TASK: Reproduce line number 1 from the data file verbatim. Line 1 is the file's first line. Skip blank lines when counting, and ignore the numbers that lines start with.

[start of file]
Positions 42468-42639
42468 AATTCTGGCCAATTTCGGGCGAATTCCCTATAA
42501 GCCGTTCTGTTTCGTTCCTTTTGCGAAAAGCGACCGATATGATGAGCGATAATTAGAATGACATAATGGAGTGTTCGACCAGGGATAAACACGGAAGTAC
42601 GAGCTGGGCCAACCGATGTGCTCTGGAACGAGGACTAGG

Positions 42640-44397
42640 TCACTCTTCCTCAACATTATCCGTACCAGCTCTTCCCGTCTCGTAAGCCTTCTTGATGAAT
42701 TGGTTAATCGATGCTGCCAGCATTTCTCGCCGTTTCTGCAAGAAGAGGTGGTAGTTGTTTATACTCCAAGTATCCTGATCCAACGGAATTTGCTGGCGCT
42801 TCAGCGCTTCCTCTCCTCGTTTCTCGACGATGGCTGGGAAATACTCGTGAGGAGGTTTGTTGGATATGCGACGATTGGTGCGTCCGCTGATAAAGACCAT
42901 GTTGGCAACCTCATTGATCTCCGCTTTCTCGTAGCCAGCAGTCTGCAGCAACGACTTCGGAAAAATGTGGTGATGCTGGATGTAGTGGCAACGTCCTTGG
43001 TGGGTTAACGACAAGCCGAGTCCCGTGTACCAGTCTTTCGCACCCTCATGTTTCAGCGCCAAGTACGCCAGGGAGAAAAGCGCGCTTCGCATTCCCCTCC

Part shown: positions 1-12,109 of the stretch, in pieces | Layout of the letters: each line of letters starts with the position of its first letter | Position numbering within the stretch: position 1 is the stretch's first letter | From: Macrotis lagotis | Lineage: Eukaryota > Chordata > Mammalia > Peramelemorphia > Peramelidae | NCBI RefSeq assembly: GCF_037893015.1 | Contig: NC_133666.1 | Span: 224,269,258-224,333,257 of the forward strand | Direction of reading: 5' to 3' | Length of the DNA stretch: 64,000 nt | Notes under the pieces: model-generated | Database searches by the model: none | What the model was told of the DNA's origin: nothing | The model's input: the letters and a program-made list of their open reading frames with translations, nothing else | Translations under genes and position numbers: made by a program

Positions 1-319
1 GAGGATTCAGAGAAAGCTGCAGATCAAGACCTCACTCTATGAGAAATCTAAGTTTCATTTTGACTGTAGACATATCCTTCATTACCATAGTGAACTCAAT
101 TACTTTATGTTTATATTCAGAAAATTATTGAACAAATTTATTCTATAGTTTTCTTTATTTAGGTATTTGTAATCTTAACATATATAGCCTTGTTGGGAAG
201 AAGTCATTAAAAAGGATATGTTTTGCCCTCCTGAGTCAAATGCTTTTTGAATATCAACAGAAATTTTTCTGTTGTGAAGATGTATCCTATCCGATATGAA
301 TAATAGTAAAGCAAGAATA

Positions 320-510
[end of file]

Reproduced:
Positions 42468-42639